The federal Liberal government on Monday accepted the United Nations Declaration of the Rights of Indigenous Peoples, adopted in 2007 by the General Assembly after two decades of tortuous negotiations but never fully accepted by the previous Conservative government. What Canada's acceptance of this declaration will mean no one knows.
If the declaration remains a flowery statement of lofty principles and goals without any legal standing in Canada, it won't mean much. That's the way it is with other UN "declarations," as opposed to UN treaties.
If, however, Canadian courts accord the declaration domestic legal status, then the impact could be huge. If Parliament ever attempted to legislate what the declaration says, it would face a nightmarishly difficult task to turn loose and imprecise goals into detailed legislation.
Canada is already doing in whole or in part most of what is in the declaration. There are two clauses, at least, that should give pause.
The first is Article 26 (1), which reads, "Indigenous peoples have the right to the lands, territories and resources which they have traditionally owned, occupied or otherwise used or acquired." A later subsection requires states to give "legal recognition and protection to these lands, territories and resources."
Quite apart from sorting out just which lands particular aboriginal groups might claim – don't forget our Supreme Court has just muddied these waters considerably in its recent decision about Métis having land claims as well as First Nations – does a sovereign country such as Canada really want to enshrine Article 26 into its own law?
Canada spent decades wrestling with Quebec secession – not just the politics of it, but the legal case for and against it. The federal Clarity Act – written by Stéphane Dion, who is now Minister of Global Affairs – put very stringent conditions around possible secession.
If the "right" outlined in Article 26 is coupled with other clauses in the declaration about "self-determination" (Article 3), then Canada risks enshrining in domestic law for aboriginal people what it fought strenuously against in the case of Quebec. No Canadian government could or would do that, although there are already aboriginal groups that do not accept the sovereignty of Canada.
Another clause declares aboriginal people must give "free, prior and informed consent" (FPIC) to any project on their lands, assuming that the definition of the lands and the title to them is clear. Even if title is not clear, natives have claimed that FPIC should apply in practice, a stronger assertion of aboriginal rights than the Supreme Court's injunction for "consultation and accommodation."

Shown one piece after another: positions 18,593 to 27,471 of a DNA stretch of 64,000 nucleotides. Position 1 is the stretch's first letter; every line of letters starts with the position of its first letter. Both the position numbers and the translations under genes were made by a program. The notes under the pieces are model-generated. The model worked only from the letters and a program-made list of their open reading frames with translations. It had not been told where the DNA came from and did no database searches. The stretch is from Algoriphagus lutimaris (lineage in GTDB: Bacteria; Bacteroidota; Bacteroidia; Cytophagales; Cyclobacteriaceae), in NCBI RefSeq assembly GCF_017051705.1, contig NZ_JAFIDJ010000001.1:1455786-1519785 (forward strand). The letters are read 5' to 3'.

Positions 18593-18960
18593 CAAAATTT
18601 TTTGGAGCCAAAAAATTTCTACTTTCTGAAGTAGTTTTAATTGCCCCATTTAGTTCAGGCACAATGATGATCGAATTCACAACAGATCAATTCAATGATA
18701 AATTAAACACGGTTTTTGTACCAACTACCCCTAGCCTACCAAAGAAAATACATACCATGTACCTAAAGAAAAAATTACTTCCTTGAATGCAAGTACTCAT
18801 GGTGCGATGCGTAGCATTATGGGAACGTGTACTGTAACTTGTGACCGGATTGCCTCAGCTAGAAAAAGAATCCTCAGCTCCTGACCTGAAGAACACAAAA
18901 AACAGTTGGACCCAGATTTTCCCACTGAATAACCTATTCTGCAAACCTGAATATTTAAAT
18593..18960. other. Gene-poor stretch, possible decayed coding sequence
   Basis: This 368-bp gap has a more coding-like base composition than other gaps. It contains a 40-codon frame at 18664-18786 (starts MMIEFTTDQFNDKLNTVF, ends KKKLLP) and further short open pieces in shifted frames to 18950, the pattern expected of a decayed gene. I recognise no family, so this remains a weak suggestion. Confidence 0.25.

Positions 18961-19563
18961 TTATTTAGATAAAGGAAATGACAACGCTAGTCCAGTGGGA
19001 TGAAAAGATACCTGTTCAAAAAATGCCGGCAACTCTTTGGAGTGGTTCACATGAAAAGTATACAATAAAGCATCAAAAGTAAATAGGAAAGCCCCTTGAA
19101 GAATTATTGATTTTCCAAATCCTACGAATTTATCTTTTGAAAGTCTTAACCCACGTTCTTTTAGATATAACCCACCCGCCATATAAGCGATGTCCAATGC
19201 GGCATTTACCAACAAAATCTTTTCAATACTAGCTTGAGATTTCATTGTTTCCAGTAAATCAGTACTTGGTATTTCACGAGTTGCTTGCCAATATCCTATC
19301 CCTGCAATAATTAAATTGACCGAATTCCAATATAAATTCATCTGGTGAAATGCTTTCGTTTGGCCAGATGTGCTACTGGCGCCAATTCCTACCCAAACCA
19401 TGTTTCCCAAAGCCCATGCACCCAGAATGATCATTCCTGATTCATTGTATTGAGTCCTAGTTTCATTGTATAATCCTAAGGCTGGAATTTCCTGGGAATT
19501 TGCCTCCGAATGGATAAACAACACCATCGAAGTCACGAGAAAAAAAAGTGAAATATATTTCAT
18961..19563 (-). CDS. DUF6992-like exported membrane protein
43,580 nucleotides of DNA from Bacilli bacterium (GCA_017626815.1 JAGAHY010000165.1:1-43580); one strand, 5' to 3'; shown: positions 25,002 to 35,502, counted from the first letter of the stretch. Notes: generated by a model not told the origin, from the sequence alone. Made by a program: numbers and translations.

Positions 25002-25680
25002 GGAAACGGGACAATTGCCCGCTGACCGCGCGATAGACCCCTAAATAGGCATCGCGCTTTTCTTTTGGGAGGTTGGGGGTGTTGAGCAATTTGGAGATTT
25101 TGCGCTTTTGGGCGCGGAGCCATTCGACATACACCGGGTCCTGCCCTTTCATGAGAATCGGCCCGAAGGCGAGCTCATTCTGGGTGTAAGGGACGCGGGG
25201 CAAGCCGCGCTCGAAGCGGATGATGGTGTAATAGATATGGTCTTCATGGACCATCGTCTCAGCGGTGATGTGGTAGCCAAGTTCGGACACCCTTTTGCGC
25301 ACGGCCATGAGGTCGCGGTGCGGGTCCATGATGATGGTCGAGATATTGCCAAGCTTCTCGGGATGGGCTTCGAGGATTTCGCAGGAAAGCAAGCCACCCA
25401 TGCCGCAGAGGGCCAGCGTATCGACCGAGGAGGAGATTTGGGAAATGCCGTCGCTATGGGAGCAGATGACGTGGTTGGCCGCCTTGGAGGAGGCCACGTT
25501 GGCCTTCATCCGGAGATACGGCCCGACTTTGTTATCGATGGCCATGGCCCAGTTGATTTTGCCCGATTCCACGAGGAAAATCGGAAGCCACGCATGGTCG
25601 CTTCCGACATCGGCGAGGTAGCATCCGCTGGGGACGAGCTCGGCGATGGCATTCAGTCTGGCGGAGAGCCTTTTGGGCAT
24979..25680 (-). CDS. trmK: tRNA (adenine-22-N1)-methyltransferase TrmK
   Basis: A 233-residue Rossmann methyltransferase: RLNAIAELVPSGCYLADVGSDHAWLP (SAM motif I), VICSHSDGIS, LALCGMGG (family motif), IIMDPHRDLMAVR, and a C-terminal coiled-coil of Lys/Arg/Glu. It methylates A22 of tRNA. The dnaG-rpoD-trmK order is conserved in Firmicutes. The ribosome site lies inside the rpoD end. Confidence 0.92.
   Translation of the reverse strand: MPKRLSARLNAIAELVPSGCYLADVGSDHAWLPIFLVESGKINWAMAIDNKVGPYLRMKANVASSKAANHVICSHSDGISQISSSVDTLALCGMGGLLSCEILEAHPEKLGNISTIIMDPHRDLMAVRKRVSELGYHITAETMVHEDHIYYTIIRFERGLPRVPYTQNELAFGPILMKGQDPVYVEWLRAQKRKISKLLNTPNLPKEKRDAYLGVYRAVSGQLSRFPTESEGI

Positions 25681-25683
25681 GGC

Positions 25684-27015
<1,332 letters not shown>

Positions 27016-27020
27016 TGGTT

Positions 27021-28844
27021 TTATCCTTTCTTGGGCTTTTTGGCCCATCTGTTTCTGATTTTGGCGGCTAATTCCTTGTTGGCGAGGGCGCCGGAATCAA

What does "free, prior and informed consent" mean? Canadian courts have been clear that aboriginal groups do not have a veto, but that governments have a heavy responsibility to consult and, where possible, accommodate aboriginal concerns.
Some aboriginal leaders and university activists insist that a veto exists in law. They point to the UN declaration to buttress their case, which is one of the reasons the previous government was so nervous about endorsing it. Others have argued that FPIC imposes an even heavier burden on governments and companies to seek aboriginal agreement but stops short of a veto.
In a very helpful paper for the Macdonald-Laurier Institute, aboriginal leader Blaine Favel, chancellor of the University of Saskatchewan, and professor Ken Coates from the same university try dispassionately to explain what "free, prior and informed consent" might mean. Theirs is not an easy task.
It's not hard to see why resource companies might be dismayed at "free, prior and informed consent." If FPIC morphs into a veto, with "consent" meaning approval, then forget about pipelines and many other projects where a bunch of different aboriginal groups are affected. Getting unanimous consent would be next to impossible.
A project such as the Energy East pipeline wouldn't have a chance. A veto would mean that the will of the federal government, which ought to speak for all Canadians, would have almost no chance to prevail, no matter what the regulatory processes. If FPIC means something less, it could lead to more agreements, encouraging companies and governments to negotiate deals with willing aboriginal groups, of which there are many.
What all parties to resource development need is more certainty, because for now no one can say for sure in many cases who owns land, whether aboriginal people (First Nations and Métis) have title, what is the precise duty to accommodate and consult. "Free and informed consent" could make this confusion much worse or, perhaps, bring a bit more clarity.